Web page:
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Natalia Ginzburg in other languages

Author: Giulia Bassi (Università degli Studi di Siena)

2020-05-14

Natalia Ginzburg in other languages

Writers translated by writers

“Some think writers translate better than others. I don’t think so.”. In this manner, Natalia Ginzburg introduced her translation of Madame Bovary , which appeared for Einaudi in the series “Writers Translated by Writers” in 1983.
Today, ironically, the diffusion of her works is mainly due to writers: from Tim Parks, Rachel Cusk, Colm Tóibín and Claire-Louise Bennett, who have all signed the introductions for the English editions of Daunt Book, to Carmen Martín Gaite and Andrés Barba, translators for Castilian, Alba Dedeu and Meritxell Cucurella-Jorba for the translation into Catalan, Nathalie Bauer into French and Atzugo Suga into Japanese.
Natalia Ginzburg’s works have been translated into nearly thirty different languages. Dear Michele is the most translated title, with over twenty languages, followed by Family Lexicon and All Our Yesterdays. She is the writer of family relationships and domestic atmospheres, of the “tribes” as Cesare Garboli had called them, the most widely read, loved and understood.

Natalia Ginzburg today

The first foreign language edition dates back to 1949, with the volume The Road to the City. Two Novelettes (which also included The Dry Heart) translated by Frances Frenaye for the Doubleday in New York. The Anglo-American publishing market is still among the most active in re-proposing her works. As Tommaso Munari highlighted (England has rediscovered Natalia Ginzburg, “Il Sole 24 Ore”). In 2018 Daunt Books published Family Lexicon (trad. Jenny McPhee) and The Little Virtues (trad. Dick Davis ), while in 2019 Voices in the Evening (trad. DM Low) and Happiness, as Such (Dear Michele, trad. edited by MZ Proctor) appeared.
From the 1950s to the present day, English translations are the most numerous and include more than thirty titles, including the Canadian editions of Toronto University throughout the theater (The Wrong Door: the Complete Plays of Natalia Ginzburg, translated by Wendell Ricketts , 2008) and all the stories (The Complete Short Stories of Natalia Ginzburg, translated by Paul Lewis, 2011).
After English, German is the language through which Ginzburg’s work is most widely acknowledged, followed by French. There are almost thirty titles, starting in 1964 and 1965 with Die Stimme des Abens, Mein Familien-Lexikon and Er und Ich, edited by the writer and translator Alice Vollenweider. Since the late nineties, the translations of Maja Pflug, biographer of Natalia Ginzburg, stand out above all. In France, however, it was the publishing house Denoël, in particular, that proposed Ginzburg’s works, translated by the Swiss writer Georges Piroué. Recently, in 2019, Tous nos hiers and Le voix du soir have appeared. They were translated by the French writer Nathalie Bauer for the Liana Levi editions.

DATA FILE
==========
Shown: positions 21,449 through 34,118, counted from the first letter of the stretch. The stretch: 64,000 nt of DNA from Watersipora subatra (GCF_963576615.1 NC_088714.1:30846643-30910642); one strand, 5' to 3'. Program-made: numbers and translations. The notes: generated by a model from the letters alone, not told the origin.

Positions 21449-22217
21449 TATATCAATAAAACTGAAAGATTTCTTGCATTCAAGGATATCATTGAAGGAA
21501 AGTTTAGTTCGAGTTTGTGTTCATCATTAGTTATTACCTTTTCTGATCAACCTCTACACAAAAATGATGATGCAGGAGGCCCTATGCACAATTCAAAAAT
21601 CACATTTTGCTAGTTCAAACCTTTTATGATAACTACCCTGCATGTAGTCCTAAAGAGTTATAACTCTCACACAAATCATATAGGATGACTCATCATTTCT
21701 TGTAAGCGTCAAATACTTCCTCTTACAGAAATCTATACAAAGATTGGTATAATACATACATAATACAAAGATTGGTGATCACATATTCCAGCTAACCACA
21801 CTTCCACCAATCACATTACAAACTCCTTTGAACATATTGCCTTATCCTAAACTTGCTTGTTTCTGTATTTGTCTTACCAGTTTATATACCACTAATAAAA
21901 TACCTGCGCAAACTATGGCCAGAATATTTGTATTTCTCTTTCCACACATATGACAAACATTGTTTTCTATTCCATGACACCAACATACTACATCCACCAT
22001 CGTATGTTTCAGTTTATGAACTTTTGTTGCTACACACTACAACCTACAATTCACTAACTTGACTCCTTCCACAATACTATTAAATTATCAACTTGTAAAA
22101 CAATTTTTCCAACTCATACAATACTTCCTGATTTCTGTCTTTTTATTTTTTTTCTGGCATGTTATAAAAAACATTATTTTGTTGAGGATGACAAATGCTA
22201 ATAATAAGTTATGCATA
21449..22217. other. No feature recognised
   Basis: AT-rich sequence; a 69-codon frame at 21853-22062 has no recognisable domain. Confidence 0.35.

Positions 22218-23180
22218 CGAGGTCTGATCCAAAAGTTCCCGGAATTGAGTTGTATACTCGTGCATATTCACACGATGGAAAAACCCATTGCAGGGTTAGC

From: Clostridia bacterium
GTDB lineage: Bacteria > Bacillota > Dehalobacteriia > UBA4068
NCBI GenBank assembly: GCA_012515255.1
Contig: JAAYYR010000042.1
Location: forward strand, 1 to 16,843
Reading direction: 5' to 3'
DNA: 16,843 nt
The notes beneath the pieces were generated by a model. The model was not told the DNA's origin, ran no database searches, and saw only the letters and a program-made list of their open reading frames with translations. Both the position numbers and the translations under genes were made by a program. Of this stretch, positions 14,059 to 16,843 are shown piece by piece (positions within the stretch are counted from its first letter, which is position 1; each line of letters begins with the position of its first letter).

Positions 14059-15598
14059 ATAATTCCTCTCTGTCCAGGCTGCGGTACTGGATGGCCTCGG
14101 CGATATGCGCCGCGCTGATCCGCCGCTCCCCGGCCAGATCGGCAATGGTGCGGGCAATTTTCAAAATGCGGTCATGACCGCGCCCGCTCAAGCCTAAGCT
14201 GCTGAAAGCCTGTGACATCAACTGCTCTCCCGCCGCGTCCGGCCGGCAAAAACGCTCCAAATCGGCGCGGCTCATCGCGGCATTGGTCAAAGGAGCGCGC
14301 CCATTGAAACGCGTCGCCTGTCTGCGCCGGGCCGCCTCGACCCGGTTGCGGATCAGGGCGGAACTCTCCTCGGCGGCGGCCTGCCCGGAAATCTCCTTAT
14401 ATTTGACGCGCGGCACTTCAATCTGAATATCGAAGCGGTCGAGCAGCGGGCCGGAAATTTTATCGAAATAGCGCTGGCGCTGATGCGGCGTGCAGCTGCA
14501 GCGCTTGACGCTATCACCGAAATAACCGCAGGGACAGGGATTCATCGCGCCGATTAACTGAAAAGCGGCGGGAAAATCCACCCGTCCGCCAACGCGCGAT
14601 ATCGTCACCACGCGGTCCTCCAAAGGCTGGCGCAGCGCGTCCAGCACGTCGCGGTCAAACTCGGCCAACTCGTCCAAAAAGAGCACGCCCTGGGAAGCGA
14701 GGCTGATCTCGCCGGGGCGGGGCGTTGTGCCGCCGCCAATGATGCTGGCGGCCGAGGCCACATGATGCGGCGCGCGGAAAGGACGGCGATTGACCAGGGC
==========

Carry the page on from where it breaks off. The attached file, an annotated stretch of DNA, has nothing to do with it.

Along with England, Spain and Catalonia are also currently rediscovering Natalia Ginzburg . From 2002 to 2019, the Acantilado publishing house presented Ginzburg to the Spanish public as “una de las voces más singulares de la literatura italiano del siglo XX”, publishing Las pequeñas virtudes (2002), Querido Miguel (2003), Antón Chéjov: vida a través de las letras (2006) Serena Cruz o la verdadera justicia (2010), Y eso fue lo que pasó (2016), Me casé por alegría (2018), El camino que va a la ciudad (2019). Acantilado proposed the translations of Celia Filippetto, a translator for Elena Ferrante and for others, such as Andrés Barba and Carmen Martín Gaite, who in merit to Ginzburg’s prose, underlined her «capacidad para elevar el” menor tone “a categoría universal”.
Starting in 2008, the Lumen publishing house also published in Castilian Familias (El camino que va a la felicidad; Familia; Burguesía), Ensayos (2009), Las tareas de casa y otros ensayo (2016), Léxico familiar (2016) and La ciudad y la casa (2017), translated by Flavia Company and Mercedes Corral.
In addition to the Castilian language proposal, the Catalan language has been systematic in recent years. Since 2015, a Catalan translation has been published almost every year: Àtic dels Llibres has published Les petites virtuts (2015) and Anton Txékhov: vida a través de les lletres (2018), both translated by Elena Rodríguez; while for Edicions de la Ela Geminada, Ha anat així (2017, trad. Alba Dedeu), Sagitari (2018, trad. Marina Laboreo Roig), Les veus del capvespre (2019, trad. Esteve Farrés) have appeared. In addition to these there is also La ciutat i la casa edited by Club Editor and, above all, the two volumes of Tot el teatre with Italian text opposite, published by Prometeu Edicions. All of the above mentioned titles were translated between 2017 and 2018 by the poet Meritxell Cucurella-Jorba.

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